Santorum, accompanied by his wife Karen and son Daniel, said his entire family was in South Carolina including three year old daughter Bella, who has a rare genetic disorder. At the fundraiser, he told the crowd that attack ads were already running in the first in the South state labeling him as not conservative.

“I’ve got to tell you I’ve had to deal with a lot of issues in my life, but I’ve never been accused of not being called a conservative,” Santorum said, before seeming to suggest that Ron Paul was behind the ads.

“Ron Paul has called me a liberal and this comes from a man who is in the Dennis Kucinich wing of the Democratic Party on national security. And the bottom line is I am not a libertarian, I am a conservative. I am a Reagan conservative,” Santorum said. “So you will hear a lot of things that I voted for this and I vote for that against 3,000 or 4,000 vote in the U.S. Senate. OK, I may have made a mistake once or twice.”

He again volunteered, without being prompted, that the No Child Left Behind Act was one of those mistakes.

At Stax Restaurant, where the fundraiser was held, he was endorsed by Christian conservative leader Gary Bauer. Bauer lauded Santorum saying since he worked for Ronald Reagan he “gave up on the idea that I would ever find another Ronald Reagan.”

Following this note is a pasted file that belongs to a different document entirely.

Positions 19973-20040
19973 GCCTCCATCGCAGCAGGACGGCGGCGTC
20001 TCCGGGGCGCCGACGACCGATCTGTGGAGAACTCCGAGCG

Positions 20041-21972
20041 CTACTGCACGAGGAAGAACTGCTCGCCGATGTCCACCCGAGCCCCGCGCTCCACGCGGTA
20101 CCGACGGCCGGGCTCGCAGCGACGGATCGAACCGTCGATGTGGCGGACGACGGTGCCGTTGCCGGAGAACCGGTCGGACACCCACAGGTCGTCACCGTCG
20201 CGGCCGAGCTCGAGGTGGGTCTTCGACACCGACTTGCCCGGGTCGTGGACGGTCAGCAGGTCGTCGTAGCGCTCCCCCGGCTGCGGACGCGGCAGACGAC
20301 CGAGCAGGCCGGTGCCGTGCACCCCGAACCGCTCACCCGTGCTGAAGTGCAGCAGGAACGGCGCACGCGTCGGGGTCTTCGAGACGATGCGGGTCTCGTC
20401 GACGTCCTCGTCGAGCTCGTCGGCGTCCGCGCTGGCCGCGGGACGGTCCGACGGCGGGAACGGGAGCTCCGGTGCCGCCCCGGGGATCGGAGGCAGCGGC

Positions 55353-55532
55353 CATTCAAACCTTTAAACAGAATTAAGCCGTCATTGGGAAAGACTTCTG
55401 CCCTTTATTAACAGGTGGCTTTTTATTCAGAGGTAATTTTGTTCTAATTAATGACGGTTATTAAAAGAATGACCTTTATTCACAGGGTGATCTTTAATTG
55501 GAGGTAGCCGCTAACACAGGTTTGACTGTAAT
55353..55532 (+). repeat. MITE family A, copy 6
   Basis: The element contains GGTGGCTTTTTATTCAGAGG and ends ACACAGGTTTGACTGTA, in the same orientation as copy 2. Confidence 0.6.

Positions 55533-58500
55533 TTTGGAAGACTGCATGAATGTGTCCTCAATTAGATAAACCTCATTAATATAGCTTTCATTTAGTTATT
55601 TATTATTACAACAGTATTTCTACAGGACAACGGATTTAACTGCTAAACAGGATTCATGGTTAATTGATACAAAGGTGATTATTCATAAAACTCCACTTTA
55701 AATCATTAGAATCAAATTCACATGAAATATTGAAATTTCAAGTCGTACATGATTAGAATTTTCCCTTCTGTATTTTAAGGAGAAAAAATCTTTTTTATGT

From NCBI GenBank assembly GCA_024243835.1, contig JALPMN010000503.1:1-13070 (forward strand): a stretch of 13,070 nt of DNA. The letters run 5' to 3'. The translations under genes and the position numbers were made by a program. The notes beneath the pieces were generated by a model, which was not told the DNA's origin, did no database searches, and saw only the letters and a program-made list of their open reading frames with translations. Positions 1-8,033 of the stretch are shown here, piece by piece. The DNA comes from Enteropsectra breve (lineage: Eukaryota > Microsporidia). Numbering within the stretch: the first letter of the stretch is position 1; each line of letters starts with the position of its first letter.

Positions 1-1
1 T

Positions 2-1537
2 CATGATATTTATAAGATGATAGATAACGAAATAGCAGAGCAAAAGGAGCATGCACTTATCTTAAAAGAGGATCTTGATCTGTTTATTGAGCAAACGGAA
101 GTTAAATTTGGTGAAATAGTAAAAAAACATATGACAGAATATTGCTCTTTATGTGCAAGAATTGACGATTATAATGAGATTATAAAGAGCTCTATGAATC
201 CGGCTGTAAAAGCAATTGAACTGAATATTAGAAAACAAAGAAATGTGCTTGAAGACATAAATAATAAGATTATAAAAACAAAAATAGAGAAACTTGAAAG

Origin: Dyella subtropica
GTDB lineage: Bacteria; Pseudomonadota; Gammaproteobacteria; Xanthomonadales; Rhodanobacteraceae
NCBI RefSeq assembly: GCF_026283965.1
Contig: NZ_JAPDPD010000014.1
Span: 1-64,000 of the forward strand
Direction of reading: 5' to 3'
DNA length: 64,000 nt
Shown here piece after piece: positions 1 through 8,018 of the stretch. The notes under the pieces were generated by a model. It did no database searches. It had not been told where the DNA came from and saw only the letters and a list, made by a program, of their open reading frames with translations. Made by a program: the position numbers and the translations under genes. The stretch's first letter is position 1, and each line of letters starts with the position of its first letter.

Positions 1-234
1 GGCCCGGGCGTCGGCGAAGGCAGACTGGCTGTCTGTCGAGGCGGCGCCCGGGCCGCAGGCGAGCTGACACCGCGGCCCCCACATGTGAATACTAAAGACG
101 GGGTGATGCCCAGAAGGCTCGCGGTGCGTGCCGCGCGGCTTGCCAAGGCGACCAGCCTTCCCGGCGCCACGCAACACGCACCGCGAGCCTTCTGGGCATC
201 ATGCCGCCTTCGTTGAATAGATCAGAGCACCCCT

“Then over the last year or so, I’ve known Sen. Santorum for a while and I’ve liked him, I’ve watched him in the debates. I’ve watched him take a stand on things that other people wouldn’t take a stand on, but over the last year I’ve watched him as he’s gone out among the American people to talk about how to make this country a shining city upon a hill again,” Bauer said. “And suddenly I listened to him and I realized that the next Ronald Reagan was standing in front of me this whole time and I just hadn’t been paying much attention.”

Despite Santorum’s consistent campaign trail comparisons of himself and Reagan he said he “shrink(s) from that to be compared with Ronald Reagan because he was my hero.”

He told reporters after the rally that South Carolina was the place “out of the three early states we thought this was our best chance to win.” He added that he “just found out” that the difference between the vote count in Iowa was down to six from eight.”

“So if we keep that pace, we’ll tie,” Santorum said. “Mitt Romney spent millions of dollars and I spent $30,000 on television. So you do that, you’re winning. You’re winning the hearts and minds of people.”

He didn’t just ask for people to vote for him on Jan. 21 and volunteer for the campaign, he also asked supporters to pray.

“It’s a tough battle every day out there and we need that hedge of protection, so continue to pray for me, for Karen, for our families for all the folks that work for the campaign it’s a tough battle, but with South Carolina how can I fail?” Santorum asked to cheers.

This was the candidate’s 27th campaign trip to the state.